A Holy Habitation for Life’s Story

By Allison Backous Troy


May the Lord bless thee out of Zion; and so shalt thou behold the good things of Jerusalem all the days of thy life. —St. Gregory of Palamas

Last night, I dreamed that I was in Montana. My neighborhood looked like the one I live in—same Tudor house, same cul-de-sac, same wooded corner where I take my dog for morning walks. But there were mountains to the south, gray and wide, and the grass was a rust-colored brush, dry and prickly beneath my feet. [Read more...]

God in the Godforsaken Places

1834413480_3f2cfbf078_bI live in the shadows of Washington, D.C. It’s a big place and said to be a very important one in geopolitical matters. I trust them on that. But I’ve found that in most cities its size—in most cities of any size, for that matter—many of the citizens share a rather parochial disposition about the rest of the country.

The other day, a longtime resident who comes to this metropolis by way of an even larger one was telling a story at work. Though an educated man, and a world traveler, he didn’t really know where the action in his narrative took place. So he gestured towards the west with a dismissive flip of the hand and named a few states, randomly: “Kansas, or Nebraska, or some other Godforsaken place,” and went on to finish the tale.   [Read more...]

In Memoriam

roadside-memorialIf you live long enough in a place, people will start to die there, but the phenomenon of time’s passage is often framed more romantically. Consider the lines of the classic Beatles song (emphasis mine):

There are places I remember…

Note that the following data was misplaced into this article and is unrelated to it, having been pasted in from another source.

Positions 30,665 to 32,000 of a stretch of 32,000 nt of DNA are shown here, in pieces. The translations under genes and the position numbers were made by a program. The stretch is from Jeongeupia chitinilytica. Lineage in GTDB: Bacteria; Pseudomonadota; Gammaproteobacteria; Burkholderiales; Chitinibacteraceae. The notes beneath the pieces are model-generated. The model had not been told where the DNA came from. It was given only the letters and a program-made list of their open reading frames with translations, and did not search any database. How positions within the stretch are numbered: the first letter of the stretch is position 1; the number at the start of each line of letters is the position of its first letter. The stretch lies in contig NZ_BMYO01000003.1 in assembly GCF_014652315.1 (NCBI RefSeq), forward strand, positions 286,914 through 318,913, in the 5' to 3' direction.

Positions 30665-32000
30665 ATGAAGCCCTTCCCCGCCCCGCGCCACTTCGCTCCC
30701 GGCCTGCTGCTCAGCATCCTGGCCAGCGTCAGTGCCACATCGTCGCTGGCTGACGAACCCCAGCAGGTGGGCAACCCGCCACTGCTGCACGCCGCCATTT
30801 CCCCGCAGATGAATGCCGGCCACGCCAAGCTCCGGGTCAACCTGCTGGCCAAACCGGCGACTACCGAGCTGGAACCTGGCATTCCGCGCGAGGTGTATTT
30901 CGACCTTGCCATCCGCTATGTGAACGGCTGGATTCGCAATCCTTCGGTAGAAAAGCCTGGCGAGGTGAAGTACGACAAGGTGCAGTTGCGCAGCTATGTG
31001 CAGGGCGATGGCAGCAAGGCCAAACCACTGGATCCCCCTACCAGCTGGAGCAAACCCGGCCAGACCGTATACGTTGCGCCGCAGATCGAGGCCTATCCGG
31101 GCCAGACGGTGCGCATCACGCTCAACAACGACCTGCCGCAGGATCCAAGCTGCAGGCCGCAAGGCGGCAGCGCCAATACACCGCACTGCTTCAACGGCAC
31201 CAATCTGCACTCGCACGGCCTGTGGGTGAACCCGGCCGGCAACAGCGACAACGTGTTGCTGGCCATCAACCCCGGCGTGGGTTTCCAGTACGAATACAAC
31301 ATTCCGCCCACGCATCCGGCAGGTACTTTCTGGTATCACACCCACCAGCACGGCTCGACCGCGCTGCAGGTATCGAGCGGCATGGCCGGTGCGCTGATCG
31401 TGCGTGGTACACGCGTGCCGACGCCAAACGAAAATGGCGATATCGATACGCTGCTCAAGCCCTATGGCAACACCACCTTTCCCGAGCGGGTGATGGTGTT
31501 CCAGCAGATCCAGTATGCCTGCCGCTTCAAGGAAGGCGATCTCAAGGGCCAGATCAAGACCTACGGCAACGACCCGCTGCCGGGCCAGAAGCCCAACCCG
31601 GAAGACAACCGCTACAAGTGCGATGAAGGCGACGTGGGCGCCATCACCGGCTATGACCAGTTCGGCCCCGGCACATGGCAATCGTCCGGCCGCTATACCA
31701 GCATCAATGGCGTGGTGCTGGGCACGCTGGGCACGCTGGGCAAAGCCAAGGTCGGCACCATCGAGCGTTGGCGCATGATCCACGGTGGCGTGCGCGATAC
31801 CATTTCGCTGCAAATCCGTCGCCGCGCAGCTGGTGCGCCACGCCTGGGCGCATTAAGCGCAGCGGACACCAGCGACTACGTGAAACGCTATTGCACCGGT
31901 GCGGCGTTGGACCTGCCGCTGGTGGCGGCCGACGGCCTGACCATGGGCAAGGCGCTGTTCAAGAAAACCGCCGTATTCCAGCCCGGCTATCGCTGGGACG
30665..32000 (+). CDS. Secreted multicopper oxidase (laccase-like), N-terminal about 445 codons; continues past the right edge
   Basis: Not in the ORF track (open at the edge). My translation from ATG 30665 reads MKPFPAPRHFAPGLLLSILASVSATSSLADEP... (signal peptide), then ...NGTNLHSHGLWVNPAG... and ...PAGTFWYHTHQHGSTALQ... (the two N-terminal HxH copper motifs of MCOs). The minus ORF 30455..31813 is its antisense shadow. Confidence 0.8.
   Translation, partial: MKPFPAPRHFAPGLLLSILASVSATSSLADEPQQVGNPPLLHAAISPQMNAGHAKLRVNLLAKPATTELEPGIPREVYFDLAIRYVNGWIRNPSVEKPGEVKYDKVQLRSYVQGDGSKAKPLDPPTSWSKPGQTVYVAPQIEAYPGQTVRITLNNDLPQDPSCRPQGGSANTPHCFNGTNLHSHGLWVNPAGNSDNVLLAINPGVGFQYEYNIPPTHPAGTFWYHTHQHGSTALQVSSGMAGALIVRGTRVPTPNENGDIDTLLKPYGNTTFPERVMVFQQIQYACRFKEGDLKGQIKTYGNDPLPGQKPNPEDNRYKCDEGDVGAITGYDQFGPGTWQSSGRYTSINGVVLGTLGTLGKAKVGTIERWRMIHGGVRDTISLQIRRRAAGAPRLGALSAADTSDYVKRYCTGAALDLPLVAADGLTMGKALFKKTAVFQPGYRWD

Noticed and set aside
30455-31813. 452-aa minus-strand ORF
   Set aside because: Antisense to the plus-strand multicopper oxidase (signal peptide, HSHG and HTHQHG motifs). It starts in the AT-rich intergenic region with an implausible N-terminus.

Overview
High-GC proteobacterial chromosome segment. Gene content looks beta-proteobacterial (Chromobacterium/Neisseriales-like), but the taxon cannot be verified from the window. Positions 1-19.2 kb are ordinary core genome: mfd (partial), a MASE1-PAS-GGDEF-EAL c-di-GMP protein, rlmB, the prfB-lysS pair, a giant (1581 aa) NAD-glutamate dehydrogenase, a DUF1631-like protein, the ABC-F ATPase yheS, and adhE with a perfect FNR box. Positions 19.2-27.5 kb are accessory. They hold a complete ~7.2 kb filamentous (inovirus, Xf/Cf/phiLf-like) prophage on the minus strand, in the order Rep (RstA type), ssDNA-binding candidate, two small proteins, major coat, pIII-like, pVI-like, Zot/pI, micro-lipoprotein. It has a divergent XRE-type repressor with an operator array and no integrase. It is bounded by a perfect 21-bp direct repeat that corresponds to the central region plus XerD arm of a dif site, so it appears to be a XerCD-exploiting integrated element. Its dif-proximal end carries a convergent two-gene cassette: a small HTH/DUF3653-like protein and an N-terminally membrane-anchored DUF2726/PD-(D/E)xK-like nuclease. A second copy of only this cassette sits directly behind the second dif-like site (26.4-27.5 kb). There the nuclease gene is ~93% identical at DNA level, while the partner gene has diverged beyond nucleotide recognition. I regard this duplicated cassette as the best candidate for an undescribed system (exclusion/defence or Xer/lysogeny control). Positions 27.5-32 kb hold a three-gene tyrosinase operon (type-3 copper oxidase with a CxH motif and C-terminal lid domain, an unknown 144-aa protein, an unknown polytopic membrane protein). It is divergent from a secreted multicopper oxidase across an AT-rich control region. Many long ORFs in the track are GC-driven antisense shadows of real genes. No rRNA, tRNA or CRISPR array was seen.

Some have gone and some remain
All these
places have their moments
with lovers and friends I still can recall
Some are dead and some are living
In my life, I’ve loved them all.

I’m not immune to this tendency myself. I am a Southerner, after all, and a Mississippian, a member of the tribe for whom the phrase “a sense of place” is endlessly and (often) sententiously invoked.

A real joke: How many Southerners does it take to change a light bulb? Answer: Three. One to call the yardman, one to mix the martinis, and one to talk about how lovely the old one was. [Read more...]

We All Have a Place on the Great Chain of Being

XJF347996Somewhere along the Great Chain of Being, we all have our place. That’s an old concept, and perhaps one that doesn’t fit our times as easily as it did in the past, but there’s much of it that still holds true.

From the ancients comes the idea that all things in reality can be located along a continuum—a “Great Chain,” as it were—hierarchized so that each thing possesses an attribute in addition to those that rest immediately below it, and lack an attribute possessed by those immediately above. Plants have life, so are above sand, which has only existence; but plants cannot move, so they are below animals.

Likewise, each entrant within a category can be hierarchized: The lion is the king of the beasts, because it possesses all of the prized attributes of creatures—strength, courage, beauty, etc. But because it lacks a soul, the prophets would rate even the most glorious of the leonine family below the most inglorious of the human. [Read more...]

New World

“There is no death, only a changing of worlds.” —Chief Seattle

At night I lie in bed and think of the cemetery gate on Monument Hill. It was a fairly steep climb up a gravel path and always left me winded, so I didn’t often attempt it with our all-terrain stroller. At the summit is a clear view of the college grounds and a circular, enclosed graveyard where the founders’ bodies lie.

I will likely never open that gate again. I wonder how long my arms will hold the recent memory of tugging at the rusted iron, the screeching of metal on the stone steps so loud it set my teeth on edge. I brace myself against the sound and pull.

I turn over in bed and rearrange the covers, hear the wind in the pines. The weather is already so cool in Northern Michigan, as cool as I remember my last winter in Virginia, and it’s only September. I’m restless at night. I reach for the gate. The grating of metal resounds in the earth and in my stomach. The kids cry out and cover their ears.

Inside the stone enclosure, the grass is lush and soft. The kids dance on the graves. The columbarium is their stage. They never want to leave, but I anticipate the long walk home. There are tears.

I’m romanticizing. I do that. It’s how I’ve always managed; I tell myself stories, create tableaux. [Read more...]